Congressional Republicans are united in their anger over new net neutrality regulations—but no one could match the fury displayed by Rep. Louie Gohmert on Wednesday.
"You're playing God with the Internet!" the Texas Republican shouted at Tom Wheeler, the chairman of the Federal Communications Commission, during a House Judiciary Committee hearing.
Wheeler was testifying in the fifth and final congressional hearing in just eight days over his controversial net neutrality decision. While Wheeler and other Democrats argue that the rules will ensure people can access whatever online content they want, Republicans consider them an unnecessary burden on Internet providers that will stifle investment.
Gohmert, who is well known for his often bombastic defense of conservative principles, was subdued when he first began questioning the FCC chief. He asked Wheeler what congressional authority the FCC has for the new rules and whether the commission will leave some room for Internet providers to reach creative business deals.
Wheeler pointed to the Telecommunications Act of 1996 for legal justification of the regulations, and responded that, yes, Internet providers still will have some freedom to experiment with new business models.
That's when Gohmert pounced: "I would submit to you that something in 1996 had nothing to do with wanting you to take charge of the Internet," Gohmert said, his voice rising. "And I would also thank you for your willingness to leave some room for exploratory business models and new business models—that's really so gracious of you. Because before the FCC stepped in, everybody was able to explore new business models!"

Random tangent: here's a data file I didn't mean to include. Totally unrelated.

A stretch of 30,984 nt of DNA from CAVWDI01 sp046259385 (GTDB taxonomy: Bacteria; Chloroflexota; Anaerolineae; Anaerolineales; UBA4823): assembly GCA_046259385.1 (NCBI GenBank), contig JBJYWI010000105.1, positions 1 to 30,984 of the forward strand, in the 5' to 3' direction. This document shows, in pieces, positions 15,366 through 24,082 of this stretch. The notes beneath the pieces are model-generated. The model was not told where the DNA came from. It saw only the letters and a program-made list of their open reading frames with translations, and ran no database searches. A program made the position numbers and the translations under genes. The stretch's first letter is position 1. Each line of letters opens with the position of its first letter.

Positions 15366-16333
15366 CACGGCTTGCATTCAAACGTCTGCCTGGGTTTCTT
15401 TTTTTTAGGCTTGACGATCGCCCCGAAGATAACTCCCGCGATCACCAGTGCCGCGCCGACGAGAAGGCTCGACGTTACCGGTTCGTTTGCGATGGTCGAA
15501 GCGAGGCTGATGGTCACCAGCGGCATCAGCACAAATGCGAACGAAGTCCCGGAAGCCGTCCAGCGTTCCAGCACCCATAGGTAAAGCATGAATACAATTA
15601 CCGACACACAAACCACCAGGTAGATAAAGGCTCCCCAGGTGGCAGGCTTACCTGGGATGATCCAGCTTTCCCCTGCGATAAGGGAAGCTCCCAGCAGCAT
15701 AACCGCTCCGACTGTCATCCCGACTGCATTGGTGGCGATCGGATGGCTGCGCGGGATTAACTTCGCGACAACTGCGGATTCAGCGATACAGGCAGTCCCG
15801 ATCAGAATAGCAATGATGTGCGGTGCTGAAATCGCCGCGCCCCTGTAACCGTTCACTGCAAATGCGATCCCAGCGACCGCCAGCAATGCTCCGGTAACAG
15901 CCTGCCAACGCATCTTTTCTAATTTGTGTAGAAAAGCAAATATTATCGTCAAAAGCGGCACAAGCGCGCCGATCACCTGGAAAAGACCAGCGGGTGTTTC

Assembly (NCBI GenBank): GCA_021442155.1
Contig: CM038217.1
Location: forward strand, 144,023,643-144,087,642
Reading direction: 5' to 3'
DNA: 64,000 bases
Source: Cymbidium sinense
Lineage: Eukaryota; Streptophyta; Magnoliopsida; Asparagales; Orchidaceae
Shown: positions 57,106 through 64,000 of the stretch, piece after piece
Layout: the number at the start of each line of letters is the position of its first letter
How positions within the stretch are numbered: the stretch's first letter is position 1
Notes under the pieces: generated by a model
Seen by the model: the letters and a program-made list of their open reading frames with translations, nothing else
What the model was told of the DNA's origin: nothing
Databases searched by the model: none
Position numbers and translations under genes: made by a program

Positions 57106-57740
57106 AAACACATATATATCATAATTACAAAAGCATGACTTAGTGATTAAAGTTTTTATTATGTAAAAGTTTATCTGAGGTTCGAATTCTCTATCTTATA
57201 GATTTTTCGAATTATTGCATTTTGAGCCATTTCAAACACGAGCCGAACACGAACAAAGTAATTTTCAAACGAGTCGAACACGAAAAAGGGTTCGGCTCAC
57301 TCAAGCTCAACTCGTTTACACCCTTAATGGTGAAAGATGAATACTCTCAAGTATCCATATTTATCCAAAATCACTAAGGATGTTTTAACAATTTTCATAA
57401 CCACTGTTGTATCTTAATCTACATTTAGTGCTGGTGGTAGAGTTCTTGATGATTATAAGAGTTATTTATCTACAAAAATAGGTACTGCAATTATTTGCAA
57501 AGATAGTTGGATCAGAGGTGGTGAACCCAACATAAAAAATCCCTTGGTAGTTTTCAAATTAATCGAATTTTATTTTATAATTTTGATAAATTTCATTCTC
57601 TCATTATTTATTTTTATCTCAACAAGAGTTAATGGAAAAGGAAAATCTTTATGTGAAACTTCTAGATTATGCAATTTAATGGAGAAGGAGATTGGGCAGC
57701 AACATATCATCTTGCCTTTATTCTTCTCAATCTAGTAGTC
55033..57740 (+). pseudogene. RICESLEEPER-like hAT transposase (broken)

Wheeler didn't get a chance to respond to Gohmert's tirade. But earlier in the hearing, he argued that the big Internet providers are continuing to invest in their networks despite the net neutrality regulations. "Openness without fear of pay-to-play is the key to innovation," he said.
The rules bar Internet providers from blocking websites, selectively slowing down traffic, or creating any special "fast lanes" for sites that pay more.
Other congressional Republicans at Wednesday's hearing argued that the Federal Trade Commission, which enforces antitrust and consumer protection laws, would be a better agency than the FCC for handling any legitimate net neutrality abuses.
Joshua Wright, a Republican FTC commissioner, testified that more than 100 years of experience with the antitrust laws has left the FTC and the courts well-equipped to deal with Internet providers that try to strangle competition.
But the Democrats rallied to the FCC's defense. Rep. John Conyers, the panel's top Democrat, argued that antitrust laws fail to address the "non-economic goals of net neutrality, including the promotion of innovation and the protection of free speech and political debate."
Wheeler and Terrell McSweeny, a Democratic FTC commissioner, argued that consumers are best protected when their two agencies work together to combat corporate abuses.
But McSweeny did have one complaint about a byproduct of the FCC's new regulations. By classifying the Internet as a "telecommunications service," the FCC stripped the FTC of authority over the industry. She asked Congress to enact legislation to restore the FTC's power to go after companies such as Comcast and AT&T if their practices are unfair or deceptive.
"That's an idea that is definitely worthy of review," Wheeler agreed.